My husband loves me more than anything, and I, him. He was my best friend through the worst, and held me at my weakest. Before we were romantically involved, he was my best friend. He was the first person to congratulate me on being pregnant. Although we lived two hours apart, he would drive to see me every other weekend. He came to visit me in the hospital and meet my son. He was the one that made phone calls to ensure I was okay after placement, he went to visits with me, he held me when I cried during those moments that I ached for my child. We finally started dating, and it was just as fairy tales should be. After a year and a half, we were engaged and married a short time later.
All seemed perfect—until another visit with my son happened. My supportive best friend suddenly didn’t understand why I needed to keep the adoption open. He viewed my pain as something that should have been “fixed” by our wedding, and it wasn’t. Hurtful words were exchanged, a few painful fights never resolved. Before I knew it, I was hiding my adoption from own husband. Granted, I can only write this article now because of what we’ve done to resolve those issues. It’s not perfect yet, but we are working together, as a couple, to make sure the adoption can comfortably be part of our lives. Here are a few dos and don’ts that I found over the past few years:
I found this out right away. Every year I make an online scrap book, and I now have a collection of books to remember my son’s life. It can be expensive to do this every year, and I purposely didn’t tell my husband, thinking he wouldn’t approve of the purchase. He was obviously upset when he discovered what I had done, but not over what I had purchased. It was because I wasn’t honest about it. Turns out, he enjoys looking through the book. He was just upset that I felt I needed to lie about it. I was upset over it, too. Had I been honest from the start, we could have just enjoyed the book together.
Don’t—try to hide anything from your husband
Of course, this ties into the “do” listed above. But it’s so important that it needs to be reiterated. I’m still in contact with the birth father. We aren’t BFFs. We don’t talk daily, but we do respect each other and have a modest amount of love for the role we played in the other’s life. Given our past relationship, it would completely inappropriate to hide the fact that I’m still in contact with my son’s birth father. My husband does not like him, and I don’t blame him. He wanted me to get an abortion. When I refused, the father left. So naturally, my husband will not think highly of this young man. However, I will not hide this relationship from my husband. It’s important to me to have this relationship in case my son has any questions about the birth father. My husband sees and understands this, even if he doesn’t like it.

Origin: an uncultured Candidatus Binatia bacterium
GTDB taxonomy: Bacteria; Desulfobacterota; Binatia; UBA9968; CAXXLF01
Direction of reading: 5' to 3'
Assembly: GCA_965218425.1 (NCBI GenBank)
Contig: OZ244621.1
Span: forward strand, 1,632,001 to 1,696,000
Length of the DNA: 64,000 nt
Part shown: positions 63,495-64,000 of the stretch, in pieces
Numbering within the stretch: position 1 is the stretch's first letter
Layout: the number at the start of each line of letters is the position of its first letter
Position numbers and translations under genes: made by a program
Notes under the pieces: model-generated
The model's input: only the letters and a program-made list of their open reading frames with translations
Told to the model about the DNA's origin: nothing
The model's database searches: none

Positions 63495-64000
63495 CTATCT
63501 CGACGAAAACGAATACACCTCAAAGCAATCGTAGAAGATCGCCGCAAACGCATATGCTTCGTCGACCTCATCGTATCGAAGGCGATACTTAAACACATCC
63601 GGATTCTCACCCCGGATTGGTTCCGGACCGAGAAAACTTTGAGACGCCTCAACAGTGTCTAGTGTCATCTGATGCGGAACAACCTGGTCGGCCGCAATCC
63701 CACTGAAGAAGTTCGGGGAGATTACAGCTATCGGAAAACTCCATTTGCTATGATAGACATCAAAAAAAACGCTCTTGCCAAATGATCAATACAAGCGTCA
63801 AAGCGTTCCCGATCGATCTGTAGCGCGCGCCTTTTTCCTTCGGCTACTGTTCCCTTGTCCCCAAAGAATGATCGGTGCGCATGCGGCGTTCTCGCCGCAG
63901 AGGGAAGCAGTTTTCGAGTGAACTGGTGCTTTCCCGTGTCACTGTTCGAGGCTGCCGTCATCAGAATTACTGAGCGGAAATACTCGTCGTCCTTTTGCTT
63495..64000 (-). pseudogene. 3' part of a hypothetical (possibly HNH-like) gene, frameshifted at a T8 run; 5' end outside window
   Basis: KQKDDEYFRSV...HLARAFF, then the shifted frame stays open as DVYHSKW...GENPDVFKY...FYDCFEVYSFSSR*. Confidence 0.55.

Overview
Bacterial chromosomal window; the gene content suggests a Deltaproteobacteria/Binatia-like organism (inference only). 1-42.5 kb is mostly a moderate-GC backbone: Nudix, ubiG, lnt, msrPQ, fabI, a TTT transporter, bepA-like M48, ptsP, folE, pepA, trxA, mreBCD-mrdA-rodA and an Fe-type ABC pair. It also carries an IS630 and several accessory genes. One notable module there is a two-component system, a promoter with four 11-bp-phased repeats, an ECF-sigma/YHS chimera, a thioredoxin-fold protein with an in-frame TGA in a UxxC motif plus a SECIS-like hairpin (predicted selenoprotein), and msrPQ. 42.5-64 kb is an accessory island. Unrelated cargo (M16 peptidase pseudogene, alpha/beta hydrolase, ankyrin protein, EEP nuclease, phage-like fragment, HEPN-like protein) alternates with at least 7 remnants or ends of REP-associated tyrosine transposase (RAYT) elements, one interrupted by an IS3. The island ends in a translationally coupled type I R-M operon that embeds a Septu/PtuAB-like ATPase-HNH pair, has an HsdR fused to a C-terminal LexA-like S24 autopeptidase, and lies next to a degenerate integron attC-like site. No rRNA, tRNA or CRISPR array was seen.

No, my husband doesn’t like that I have a child with another man. No, that doesn’t matter to me. It’s not like I look at my son and see the birth father. I look at my son and see a miracle. This is a huge part of my life and my identity, as is my spouse. Sometimes he fights it. But I always invite him to visits, I always show him pictures, and I always, always, always am sure to include my son in my husband’s life.
When my husband and I got pregnant, after the congratulations, the first thing he said was, “Please don’t compare this to your first pregnancy.” Hormones and the already sensitive topic almost lead to another argument, but part of me could understand. He wanted this to be the beginning of the “our family.” We’ve worked on it. We have “our family” and my son has “his family,” but we are also intertwined within one another’s units. It’s a beautiful thing to be part of, and if I had exiled him, like I wanted to, we could all be in very different positions right now.
Do—force him to participate
As mentioned earlier, I always invite him to visits. Unfortunately, the visits are usually during the work day, so he’s unable to make it to most of them. When he can’t make it, I show him pictures, I tell him how it went, I tell my son about my husband, and so forth. I force him to be part of the adoption. I feel so strongly that he needs to participate, and he fought it at first. We are now at a point to where he asks how visits went, he enjoys the pictures, and my son even will ask how my husband is doing. I’m nurturing their relationship so when my son is older, there will hopefully be fewer awkward moments between them.
Don’t—expect him to be eager to participate
Sometimes my husband fights it. It’s not as much as it used to be, but once it a while he will be annoyingly quiet while I’m telling him about my son. Sometimes he just needs to work it out on his own. I’m sticking to my beliefs: My son is part of my life, and he will be forever. And my husband needs to be okay with it. But I need to be okay with him working it out on his own terms. If I push too much, he will push back. I do give a nudge here and there, but never too much. So far, it’s helping.
Hopefully, this will be helpful to anyone out there who in my same position. My husband loves my son, but he doesn’t lie in the same circle of comfort as I do when it comes to open adoption. My husband loves me, so I know he’s making an effort to be comfortable with how open the adoption is as well as how much advocating I do for adoption. I love him, which is why I also make an effort to give him the space he needs. Together, we are making a different kind of family work.